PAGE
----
Brexit: VAT & customs duties

31. January 2020 | Reading Time: 3 Min

Brexit: Umsatzsteuer und Zoll. PuzzleTeile mit Europäischer Flagge

Withdrawal of the United Kingdom of Great Britain and Northern Ireland from the EU – All parties have signed up to this – What does it mean for me?

One thing is certain, and that is that the United Kingdom of Great Britain and Northern Ireland ceased to be a member of the EU at midnight on 31 January 2020. Pretty much everything else is uncertain, but only from 1 January 2021. Until then, namely during the eleven-month transitional phase, NOTHING will change for your trade with the UK, at least in terms of customs duties and VAT:

  • You can continue to issue invoices for your transactions with the UK in the same manner, provided that they have been correct up to this point.
  • If conditions are met, the supply of goods from Austria to the UK is a tax-exempt intra-Community supply with the corresponding obligations to provide supporting documents.
  • If conditions are met, the movement of company goods from Austria to the UK for own purposes is an intra-Community movement.
  • The acquisition of supplies from the UK in Austria is an intra-Community acquisition.
  • A B2C supply of goods from Austria to the UK, which is subject to intra-Community distance selling, can continue to be taxed in Austria if the UK supply threshold is not exceeded.
  • Intra-Community supplies and movements as well as services that are subject to generally accepted standards, whose place of performance is in the UK and for which the reverse charge system is applicable, must still be recorded on the Recapitulative Statement.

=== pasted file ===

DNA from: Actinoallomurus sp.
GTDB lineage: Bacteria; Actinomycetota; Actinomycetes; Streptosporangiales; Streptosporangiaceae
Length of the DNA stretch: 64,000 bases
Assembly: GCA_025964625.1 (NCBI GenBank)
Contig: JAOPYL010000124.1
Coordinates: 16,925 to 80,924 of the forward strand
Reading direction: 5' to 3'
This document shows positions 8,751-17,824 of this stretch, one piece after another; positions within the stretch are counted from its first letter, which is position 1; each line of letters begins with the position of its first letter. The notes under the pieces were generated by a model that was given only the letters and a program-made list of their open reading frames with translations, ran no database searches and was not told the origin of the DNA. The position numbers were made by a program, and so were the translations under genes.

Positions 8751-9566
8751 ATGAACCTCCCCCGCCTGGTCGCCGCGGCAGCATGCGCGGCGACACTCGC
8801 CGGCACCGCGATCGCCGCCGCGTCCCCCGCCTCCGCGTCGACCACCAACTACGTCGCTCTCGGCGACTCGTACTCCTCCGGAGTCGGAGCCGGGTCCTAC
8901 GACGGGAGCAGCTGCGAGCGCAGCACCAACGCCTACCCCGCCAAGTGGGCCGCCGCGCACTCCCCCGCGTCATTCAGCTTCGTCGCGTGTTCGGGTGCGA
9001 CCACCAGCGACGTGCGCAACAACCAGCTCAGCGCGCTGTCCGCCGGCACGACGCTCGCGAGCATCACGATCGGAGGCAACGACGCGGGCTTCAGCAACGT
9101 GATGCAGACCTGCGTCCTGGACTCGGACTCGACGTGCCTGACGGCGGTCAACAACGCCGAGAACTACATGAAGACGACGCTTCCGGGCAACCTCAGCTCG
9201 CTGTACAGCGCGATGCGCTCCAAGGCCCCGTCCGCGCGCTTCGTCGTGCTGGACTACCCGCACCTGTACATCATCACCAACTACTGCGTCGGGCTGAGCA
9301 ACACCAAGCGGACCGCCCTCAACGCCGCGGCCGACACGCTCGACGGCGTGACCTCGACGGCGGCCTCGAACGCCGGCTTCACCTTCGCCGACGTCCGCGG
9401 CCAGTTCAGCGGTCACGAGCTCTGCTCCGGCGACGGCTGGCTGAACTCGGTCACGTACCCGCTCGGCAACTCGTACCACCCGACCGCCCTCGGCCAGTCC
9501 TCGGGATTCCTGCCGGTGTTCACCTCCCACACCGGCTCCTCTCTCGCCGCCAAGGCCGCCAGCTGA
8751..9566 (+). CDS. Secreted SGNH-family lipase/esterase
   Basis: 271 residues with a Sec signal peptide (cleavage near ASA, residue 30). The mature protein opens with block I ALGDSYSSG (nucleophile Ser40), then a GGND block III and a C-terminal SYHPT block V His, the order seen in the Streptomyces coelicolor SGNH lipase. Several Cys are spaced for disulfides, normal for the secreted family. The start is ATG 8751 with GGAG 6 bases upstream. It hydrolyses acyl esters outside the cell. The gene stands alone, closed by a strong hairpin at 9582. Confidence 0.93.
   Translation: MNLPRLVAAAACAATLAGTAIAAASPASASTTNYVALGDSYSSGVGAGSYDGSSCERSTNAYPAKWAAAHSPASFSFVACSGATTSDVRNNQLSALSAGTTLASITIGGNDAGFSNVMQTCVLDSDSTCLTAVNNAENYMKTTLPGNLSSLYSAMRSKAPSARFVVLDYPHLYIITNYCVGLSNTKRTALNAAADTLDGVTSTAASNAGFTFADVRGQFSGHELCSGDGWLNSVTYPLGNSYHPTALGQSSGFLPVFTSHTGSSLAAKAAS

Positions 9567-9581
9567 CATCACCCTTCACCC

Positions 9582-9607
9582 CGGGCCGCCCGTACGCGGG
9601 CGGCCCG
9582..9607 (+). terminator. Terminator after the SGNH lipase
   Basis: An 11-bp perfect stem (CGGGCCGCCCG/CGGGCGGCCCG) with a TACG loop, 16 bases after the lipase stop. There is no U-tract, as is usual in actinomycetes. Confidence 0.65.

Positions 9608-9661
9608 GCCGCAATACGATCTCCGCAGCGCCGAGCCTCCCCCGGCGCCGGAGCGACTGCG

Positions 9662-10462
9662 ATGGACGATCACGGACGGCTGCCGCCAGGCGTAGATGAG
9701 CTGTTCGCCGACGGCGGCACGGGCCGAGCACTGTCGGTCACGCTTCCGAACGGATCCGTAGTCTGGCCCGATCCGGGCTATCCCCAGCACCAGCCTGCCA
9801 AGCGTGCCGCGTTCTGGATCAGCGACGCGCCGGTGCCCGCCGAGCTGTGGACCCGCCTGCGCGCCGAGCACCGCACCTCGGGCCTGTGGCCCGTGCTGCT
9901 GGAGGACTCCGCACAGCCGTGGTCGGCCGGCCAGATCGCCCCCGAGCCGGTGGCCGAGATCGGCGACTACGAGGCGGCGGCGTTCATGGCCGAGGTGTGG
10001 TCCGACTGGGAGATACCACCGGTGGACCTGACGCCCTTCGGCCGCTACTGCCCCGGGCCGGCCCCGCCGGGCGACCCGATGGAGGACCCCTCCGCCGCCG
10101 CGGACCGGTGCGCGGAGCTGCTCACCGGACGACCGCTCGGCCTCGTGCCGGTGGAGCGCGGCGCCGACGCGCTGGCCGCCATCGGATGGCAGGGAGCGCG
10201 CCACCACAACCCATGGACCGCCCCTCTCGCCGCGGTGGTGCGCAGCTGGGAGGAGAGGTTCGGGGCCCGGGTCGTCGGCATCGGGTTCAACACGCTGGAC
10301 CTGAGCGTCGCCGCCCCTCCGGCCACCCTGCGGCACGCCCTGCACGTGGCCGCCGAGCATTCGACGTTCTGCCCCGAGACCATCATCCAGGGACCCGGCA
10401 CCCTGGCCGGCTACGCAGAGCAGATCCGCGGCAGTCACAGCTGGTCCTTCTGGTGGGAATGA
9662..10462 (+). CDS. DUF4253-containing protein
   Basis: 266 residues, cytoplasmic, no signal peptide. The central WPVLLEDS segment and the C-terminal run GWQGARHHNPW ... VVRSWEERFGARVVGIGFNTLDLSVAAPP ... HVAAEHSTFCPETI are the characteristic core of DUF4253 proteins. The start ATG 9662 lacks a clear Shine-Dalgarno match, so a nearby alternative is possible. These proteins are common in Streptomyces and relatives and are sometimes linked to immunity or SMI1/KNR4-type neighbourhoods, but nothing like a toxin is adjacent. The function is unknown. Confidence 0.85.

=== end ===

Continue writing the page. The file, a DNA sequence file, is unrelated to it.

• UK VAT numbers are still valid, so their validity must be checked.
  • The new EU-wide regulations which have been in force since 1 January 2020 and relate to
    • intra-Community supplies,
    • chain transactions and
    • consignment warehouses

must also be applied in relation to the UK.

  • The usual provisions relating to the place of performance still apply for services.
  • The Mini One Stop Shop (MOSS) can still be used for telecommunication services as well as radio and television broadcasting services.
  • Unless the assessment procedure is applicable, any input taxes accrued in the UK must still be claimed by 30 September of the following year via the EU-wide reimbursement procedure.
  • However, the agreement states that any input tax refund applications for 2020 by EU companies in the UK, and vice versa, must be submitted as early as by 31 March 2021.
  • VAT registrations which business owners have already applied for in the UK purely as a precaution for the post-Brexit period are irrelevant during the transitional phase and will only take effect afterwards.
  • In terms of customs duties too, nothing is changing – at least until 31 December 2020. So, we recommend that EORI numbers requested in the UK as a precaution are not used until the imposition of a customs duty between the EU and the UK because the EU provides for just one (!) EORI number. This will avoid any unforeseen surprises due to legal uncertainties.

Summary

To summarise:

  • EU-wide customs legislation as well as
  • the VAT System Directive and
  • all regulations relating to VAT

remain valid.

What will actually happen after 31 December 2020 is still anyone’s guess; an extension of the transitional period is also a possibility.

 

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